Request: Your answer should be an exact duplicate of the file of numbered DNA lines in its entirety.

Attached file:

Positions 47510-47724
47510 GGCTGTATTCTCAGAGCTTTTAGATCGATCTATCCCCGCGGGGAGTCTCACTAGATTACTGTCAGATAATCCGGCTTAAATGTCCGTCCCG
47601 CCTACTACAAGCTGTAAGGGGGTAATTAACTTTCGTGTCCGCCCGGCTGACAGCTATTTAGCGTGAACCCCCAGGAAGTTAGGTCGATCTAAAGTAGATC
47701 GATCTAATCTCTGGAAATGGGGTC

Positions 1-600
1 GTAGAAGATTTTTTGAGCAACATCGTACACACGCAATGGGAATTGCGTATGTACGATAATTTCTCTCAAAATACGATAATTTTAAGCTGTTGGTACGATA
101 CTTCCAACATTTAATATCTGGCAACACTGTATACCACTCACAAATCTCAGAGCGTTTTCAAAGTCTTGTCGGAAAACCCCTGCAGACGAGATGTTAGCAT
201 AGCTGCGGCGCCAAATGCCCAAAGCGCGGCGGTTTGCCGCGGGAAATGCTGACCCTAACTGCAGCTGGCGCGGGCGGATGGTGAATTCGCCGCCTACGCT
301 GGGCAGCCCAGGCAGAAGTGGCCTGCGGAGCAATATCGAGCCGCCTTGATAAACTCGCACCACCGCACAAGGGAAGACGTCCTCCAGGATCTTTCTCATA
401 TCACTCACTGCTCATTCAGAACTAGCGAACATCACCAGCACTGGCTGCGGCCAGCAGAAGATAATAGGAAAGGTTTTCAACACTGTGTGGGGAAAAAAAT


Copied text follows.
Positions 47510-47724
47510 GGCTGTATTCTCAGAGCTTTTAGATCGATCTATCCCCGCGGGGAGTCTCACTAGATTACTGTCAGATAATCCGGCTTAAATGTCCGTCCCG
47601 CCTACTACAAGCTGTAAGGGGGTAATTAACTTTCGTGTCCGCCCGGCTGACAGCTATTTAGCGTGAACCCCCAGGAAGTTAGGTCGATCTAAAGTAGATC
47701 GATCTAATCTCTGGAAATGGGGTC

Positions 1-600
1 GTAGAAGATTTTTTGAGCAACATCGTACACACGCAATGGGAATTGCGTATGTACGATAATTTCTCTCAAAATACGATAATTTTAAGCTGTTGGTACGATA
101 CTTCCAACATTTAATATCTGGCAACACTGTATACCACTCACAAATCTCAGAGCGTTTTCAAAGTCTTGTCGGAAAACCCCTGCAGACGAGATGTTAGCAT
201 AGCTGCGGCGCCAAATGCCCAAAGCGCGGCGGTTTGCCGCGGGAAATGCTGACCCTAACTGCAGCTGGCGCGGGCGGATGGTGAATTCGCCGCCTACGCT
301 GGGCAGCCCAGGCAGAAGTGGCCTGCGGAGCAATATCGAGCCGCCTTGATAAACTCGCACCACCGCACAAGGGAAGACGTCCTCCAGGATCTTTCTCATA
401 TCACTCACTGCTCATTCAGAACTAGCGAACATCACCAGCACTGGCTGCGGCCAGCAGAAGATAATAGGAAAGGTTTTCAACACTGTGTGGGGAAAAAAAT